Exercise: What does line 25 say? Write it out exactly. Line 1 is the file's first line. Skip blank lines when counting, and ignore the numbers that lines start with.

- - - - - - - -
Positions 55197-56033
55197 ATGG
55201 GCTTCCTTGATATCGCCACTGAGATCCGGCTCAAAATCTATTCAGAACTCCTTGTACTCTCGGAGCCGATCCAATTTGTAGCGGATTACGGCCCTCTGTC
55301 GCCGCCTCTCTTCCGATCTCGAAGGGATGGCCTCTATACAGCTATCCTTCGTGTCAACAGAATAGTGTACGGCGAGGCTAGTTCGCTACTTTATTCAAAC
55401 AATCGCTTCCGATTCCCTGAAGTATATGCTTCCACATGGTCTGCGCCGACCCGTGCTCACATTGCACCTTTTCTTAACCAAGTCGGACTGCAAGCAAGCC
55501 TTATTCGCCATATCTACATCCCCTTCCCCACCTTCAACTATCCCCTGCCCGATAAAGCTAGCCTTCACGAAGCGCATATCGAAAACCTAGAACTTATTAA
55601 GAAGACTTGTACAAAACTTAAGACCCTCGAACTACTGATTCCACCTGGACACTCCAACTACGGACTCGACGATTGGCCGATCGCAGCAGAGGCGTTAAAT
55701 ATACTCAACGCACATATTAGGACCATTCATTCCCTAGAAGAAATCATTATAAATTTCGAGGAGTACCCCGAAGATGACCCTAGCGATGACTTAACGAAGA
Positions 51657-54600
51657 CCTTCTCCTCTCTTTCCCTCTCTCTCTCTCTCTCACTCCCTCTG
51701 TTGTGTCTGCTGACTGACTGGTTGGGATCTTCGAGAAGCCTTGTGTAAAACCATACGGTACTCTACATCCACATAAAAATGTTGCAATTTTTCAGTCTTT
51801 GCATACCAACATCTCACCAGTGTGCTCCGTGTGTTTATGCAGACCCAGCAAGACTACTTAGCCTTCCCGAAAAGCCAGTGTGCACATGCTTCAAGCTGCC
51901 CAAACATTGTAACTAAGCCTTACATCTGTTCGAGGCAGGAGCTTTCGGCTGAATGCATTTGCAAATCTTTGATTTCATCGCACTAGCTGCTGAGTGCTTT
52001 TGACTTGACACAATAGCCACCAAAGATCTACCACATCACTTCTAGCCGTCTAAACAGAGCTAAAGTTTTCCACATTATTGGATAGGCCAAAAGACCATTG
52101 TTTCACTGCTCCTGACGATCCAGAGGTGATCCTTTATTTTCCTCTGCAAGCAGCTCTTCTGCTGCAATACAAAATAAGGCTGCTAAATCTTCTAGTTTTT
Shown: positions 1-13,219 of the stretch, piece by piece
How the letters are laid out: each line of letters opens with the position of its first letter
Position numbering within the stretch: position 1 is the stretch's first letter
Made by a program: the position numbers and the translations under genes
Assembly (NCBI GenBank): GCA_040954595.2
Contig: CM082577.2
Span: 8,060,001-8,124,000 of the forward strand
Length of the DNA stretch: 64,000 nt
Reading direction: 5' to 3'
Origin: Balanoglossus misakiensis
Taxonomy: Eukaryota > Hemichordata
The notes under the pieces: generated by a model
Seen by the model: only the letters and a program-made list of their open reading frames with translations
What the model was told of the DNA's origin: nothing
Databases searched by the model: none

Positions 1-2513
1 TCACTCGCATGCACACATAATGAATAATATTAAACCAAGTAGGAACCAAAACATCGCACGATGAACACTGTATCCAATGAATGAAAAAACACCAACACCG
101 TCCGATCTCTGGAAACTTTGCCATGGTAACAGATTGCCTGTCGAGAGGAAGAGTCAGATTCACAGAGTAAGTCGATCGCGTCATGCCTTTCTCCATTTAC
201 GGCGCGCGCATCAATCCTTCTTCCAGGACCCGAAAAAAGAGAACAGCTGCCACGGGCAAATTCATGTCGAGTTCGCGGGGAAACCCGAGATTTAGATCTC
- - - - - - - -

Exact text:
Origin: Balanoglossus misakiensis